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Home Health Coding and OASIS Expert

Diagnosis Coding:

Take Care with Sepsis Sequencing

Lead with infection for post-procedural sepsis.

Coding for sepsis was once a rare occurrence in home health, but HHAs are now seeing this diagnosis more frequently. Get the background on sepsis and its related conditions to avoid making some common coding mistakes.

Know the Terms

When it comes to coding for sepsis, there are several related terms you’ll need to know. Make sure you know these definitions before you begin to select a code, says Lisa Selman-Holman, JD, BSN, RN, COS-C, HCS-D, HCS-O, AHIMA Approved ICD-10-CM Trainer/Ambassador of Selman-Holman & Associates, LLC, CoDR — Coding Done Right and Code Pro University in Denton, Texas.

Sepsis: “The body’s overwhelming and life-threatening response to an infection which can lead to tissue damage, organ failure, and death,” according to the Centers for Disease Control and Prevention.

Septicemia: Bacteria in the blood. Often occurs with severe infections.

Localized infection: An infection that is limited to a specific part of the body and has local symptoms.

Severe sepsis: Sepsis that has caused organ dysfunction or failure.

Follow these Steps

As you code for patients with sepsis, you’ll need to take note of differing sequencing guidelines depending on the situation. You’ll need answers to the following questions before you begin to select your codes:

  • Does the patient have sepsis or severe sepsis? You may need only one code to report sepsis, but you’ll need to list at least two codes for a patient with severe sepsis.
  • Is the causative organism identified?
  • Is the sepsis related to a medical or surgical procedure?

Tip: You’ll code for sepsis and septicemia the same way, Selman-Holman says. For example, you’ll report A40.3 (Sepsis due to Streptococcus pneumoniae) for patients with a diagnosis of Strep pneumoniae. This is the same code you would report for septicemia from of Strep pneumoniae, she says.

Timing Matters with Localized Infections

Sepsis can also occur following a localized infection such as pneumonia or a UTI, but how you’ll sequence your codes depends on when the patient contracts sepsis.

Most often, home health agencies admit patients with sepsis due to a localized infection after the sepsis develops, Selman-Holman says. In these cases, you’ll list the sepsis code first, followed by a code for the localized infection, and then the R65.2- code for severe sepsis, if appropriate.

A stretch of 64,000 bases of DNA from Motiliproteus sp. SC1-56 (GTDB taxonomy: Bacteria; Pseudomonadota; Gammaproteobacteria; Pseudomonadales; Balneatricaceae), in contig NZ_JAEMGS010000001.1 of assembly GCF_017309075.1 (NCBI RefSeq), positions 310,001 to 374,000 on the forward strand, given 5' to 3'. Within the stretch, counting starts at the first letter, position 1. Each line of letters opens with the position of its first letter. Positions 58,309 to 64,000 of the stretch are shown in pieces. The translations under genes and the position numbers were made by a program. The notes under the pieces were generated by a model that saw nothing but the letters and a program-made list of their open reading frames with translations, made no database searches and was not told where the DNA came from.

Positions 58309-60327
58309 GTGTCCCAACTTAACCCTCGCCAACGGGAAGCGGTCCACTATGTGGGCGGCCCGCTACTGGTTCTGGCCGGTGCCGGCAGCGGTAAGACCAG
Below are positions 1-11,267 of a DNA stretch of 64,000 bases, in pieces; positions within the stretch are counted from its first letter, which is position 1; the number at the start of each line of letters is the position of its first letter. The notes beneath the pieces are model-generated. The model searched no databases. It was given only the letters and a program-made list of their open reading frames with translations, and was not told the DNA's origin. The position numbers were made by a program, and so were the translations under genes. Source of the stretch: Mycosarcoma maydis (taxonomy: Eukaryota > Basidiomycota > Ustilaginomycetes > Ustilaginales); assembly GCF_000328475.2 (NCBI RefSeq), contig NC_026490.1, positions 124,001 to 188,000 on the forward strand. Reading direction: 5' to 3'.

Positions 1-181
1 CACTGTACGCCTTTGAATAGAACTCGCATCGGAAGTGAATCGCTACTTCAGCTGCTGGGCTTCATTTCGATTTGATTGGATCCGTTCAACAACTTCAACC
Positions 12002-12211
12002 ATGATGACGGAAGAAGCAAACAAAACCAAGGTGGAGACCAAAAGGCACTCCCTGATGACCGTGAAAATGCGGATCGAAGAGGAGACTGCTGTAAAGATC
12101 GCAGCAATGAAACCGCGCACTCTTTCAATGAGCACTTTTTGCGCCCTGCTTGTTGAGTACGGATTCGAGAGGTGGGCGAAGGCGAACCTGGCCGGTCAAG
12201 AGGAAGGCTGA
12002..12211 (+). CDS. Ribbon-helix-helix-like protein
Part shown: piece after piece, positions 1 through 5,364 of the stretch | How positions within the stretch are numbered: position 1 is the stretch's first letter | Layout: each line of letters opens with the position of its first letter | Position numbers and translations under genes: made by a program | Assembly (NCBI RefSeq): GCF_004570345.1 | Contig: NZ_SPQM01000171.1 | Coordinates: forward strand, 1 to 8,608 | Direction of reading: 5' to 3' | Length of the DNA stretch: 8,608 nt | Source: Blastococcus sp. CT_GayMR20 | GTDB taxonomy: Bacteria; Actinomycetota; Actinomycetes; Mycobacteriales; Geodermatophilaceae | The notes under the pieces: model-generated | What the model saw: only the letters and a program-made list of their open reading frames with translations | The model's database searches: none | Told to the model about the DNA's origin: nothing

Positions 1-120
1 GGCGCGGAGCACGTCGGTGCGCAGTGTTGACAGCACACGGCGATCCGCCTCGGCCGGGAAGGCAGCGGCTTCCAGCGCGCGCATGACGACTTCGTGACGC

In the uncommon situation where a patient is admitted with a localized infection that develops into sepsis, you’ll code for the localized infection first.

Coding example: Your patient has sepsis due to Serratia from a UTI. You would list the following codes for this patient, Selman-Holman says:

  • A41.53 (Sepsis due to Serratia) and
  • N39.0 (Urinary tract infection, site not specified).

Expect More Codes with Severe Sepsis

When your patient has sepsis and a related acute organ dysfunction or multiple organ dysfunction, you’ll follow the instructions for coding severe sepsis, Selman-Holman says. This will require a minimum of two codes. If the patient has sepsis and an organ dysfunction and the physician does not seem to relate them in documentation, you should query the physician for additional information.

For patients with severe sepsis, list the underlying systemic infection first, followed by an R65.2- code for severe sepsis, and a third code for any associated organ dysfunction, if appropriate.

Coding example: Your patient has Strep sepsis with acute kidney failure. How would you code for him?

Answer: List the following codes for this patient, Selman-Holman says:

  • A40.9 (Streptococcal sepsis, unspecified);
  • R65.20 (Severe sepsis without septic shock); and
  • N17.9 (Acute kidney failure, unspecified).

This patient has kidney failure caused by strep sepsis. Begin your coding by referencing sepsis due to Streptococcus in the alphabetic index. This leads you to A40.9.

Next, add the code for severe sepsis (R65.20).

Finally, list N17.9 to indicate your patient’s kidney failure.

Look to Complication Codes for Post-procedural Sepsis

Coding for post-procedural sepsis follows different sequencing requirements than other types of sepsis. In this case, you’ll lead with a post-procedural infection code first, and follow up with a sepsis code.

Tip: Post-procedural sepsis must be documented by the physician.

Coding scenario: Your patient has post-procedural sepsis related to an infected surgical wound. Wound and blood cultured positive for Staph aureus that is resistant to penicillins and vancomycin. Skilled nursing will administer an IV antibiotic for 21 days via PICC line. How would you code for this patient?

Answer: List the following codes for this patient, Selman-Holman says:

  • T81.4xxA (Infection following a procedure; initial encounter);
  • A41.02 (Sepsis due to Methicillin resistant Staphylococcus aureus);
  • Z16.21 (Resistance to vancomycin);
  • Z45.2 (Encounter for adjustment and management of vascular access device); and
  • Z79.2 (Long term [current] use of antibiotics).

Begin by listing a code for your patient’s infected surgical wound (T81.4xxA). Choose the 7th character A to indicate active ongoing care because of the continuing IV antibiotics. Follow this with the code for sepsis due to MRSA. Note: For more detail on the new guidelines for selecting the 7th character “A,” see Home Health Coding and OASIS Expert V13N1.

Follow these codes with Z codes to further describe your patient’s condition and the care you’ll provide.